The Supreme Court of Newfoundland and Labrador dismissed an application for interim declaratory relief in relation to the Lower Churchill River Hydroelectric Project.
The applicant Cabana is a self-described political commentator who is “passionately opposed” to the Lower Churchill Hydroelectric Project being constructed in Labrador. He challenged the validity of a referendum held by the Innu Nation to ratify the “New Dawn Agreement”, consisting of an Impacts and Benefits Agreement for the current project, a Redress Agreement for the historic Upper Churchill project, and a Land Claims Agreement in Principle (AIP). The Innu Nation ratified the agreements in 2011.
The applicant further sought a declaration that the recognition of the Innu referendum by Newfoundland & Labrador, while not affording the same right to the citizens of the province, breached section 15 of the Charter of Rights. He also alleged that the Electric Power Control Act, 1994 (ECPA) was unconstitutional due to its extra-jurisdictional effects.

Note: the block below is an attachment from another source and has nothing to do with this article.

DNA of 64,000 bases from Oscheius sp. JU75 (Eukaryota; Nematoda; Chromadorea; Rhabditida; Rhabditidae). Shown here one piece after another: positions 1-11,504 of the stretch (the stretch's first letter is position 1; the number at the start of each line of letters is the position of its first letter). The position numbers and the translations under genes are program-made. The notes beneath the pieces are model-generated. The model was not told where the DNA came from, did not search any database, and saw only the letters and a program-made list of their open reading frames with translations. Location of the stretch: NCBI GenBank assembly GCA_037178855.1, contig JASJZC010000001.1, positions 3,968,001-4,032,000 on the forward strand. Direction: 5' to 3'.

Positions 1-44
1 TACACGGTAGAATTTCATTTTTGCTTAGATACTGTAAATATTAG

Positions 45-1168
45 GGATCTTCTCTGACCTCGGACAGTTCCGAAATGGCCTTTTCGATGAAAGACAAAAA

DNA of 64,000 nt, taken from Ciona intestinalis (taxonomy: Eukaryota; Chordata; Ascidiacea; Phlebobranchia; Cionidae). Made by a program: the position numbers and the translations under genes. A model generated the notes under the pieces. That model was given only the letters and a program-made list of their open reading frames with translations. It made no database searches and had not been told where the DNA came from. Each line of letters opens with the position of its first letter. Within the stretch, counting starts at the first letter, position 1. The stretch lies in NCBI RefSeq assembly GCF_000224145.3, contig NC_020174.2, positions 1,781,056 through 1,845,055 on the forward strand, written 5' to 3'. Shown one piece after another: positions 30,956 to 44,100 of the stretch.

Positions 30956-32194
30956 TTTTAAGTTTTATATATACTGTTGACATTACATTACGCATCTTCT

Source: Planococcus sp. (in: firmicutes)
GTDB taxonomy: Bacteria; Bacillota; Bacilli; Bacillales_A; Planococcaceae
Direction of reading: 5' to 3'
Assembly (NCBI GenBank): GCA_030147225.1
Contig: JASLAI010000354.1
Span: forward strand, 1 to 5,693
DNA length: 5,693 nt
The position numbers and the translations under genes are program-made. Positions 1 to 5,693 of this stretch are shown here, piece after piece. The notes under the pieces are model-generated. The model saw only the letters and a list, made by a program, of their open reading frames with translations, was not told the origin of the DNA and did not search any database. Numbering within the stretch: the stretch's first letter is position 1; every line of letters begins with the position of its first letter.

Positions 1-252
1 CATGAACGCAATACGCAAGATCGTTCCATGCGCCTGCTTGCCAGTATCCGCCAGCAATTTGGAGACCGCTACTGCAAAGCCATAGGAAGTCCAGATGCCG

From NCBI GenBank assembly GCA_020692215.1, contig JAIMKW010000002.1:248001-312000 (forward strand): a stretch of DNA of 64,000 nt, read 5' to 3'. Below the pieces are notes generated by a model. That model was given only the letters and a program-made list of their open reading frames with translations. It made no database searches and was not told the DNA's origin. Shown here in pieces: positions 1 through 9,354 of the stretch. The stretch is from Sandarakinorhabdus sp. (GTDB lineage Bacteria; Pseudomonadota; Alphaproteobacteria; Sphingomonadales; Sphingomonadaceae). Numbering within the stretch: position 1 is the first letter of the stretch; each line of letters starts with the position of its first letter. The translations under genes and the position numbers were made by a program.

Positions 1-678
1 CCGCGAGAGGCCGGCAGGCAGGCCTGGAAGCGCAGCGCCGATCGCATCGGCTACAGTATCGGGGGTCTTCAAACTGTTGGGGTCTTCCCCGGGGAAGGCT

The Court held that the applicant could not satisfy any of the criteria for an injunction under the RJR-MacDonald test. There was not a serious question to be tried. The applicant was not a member of the Innu Nation (he was actually a resident of Saskatchewan) and has no standing in respect of the Innu ratification vote. The alleged “right to require a referendum” is not a principle of fundamental justice. The AIP was put to a referendum of the Innu Nation because of its members’ constitutionally-protected rights. The applicant failed to establish that the impugned sections of the ECPA are unconstitutional.
The Court also found that the applicant had failed to prove irreparable harm, or that the balance of convenience favoured the granting of interim relief. The remedies that he seeks were political, not legal. The Court dismissed the application with costs.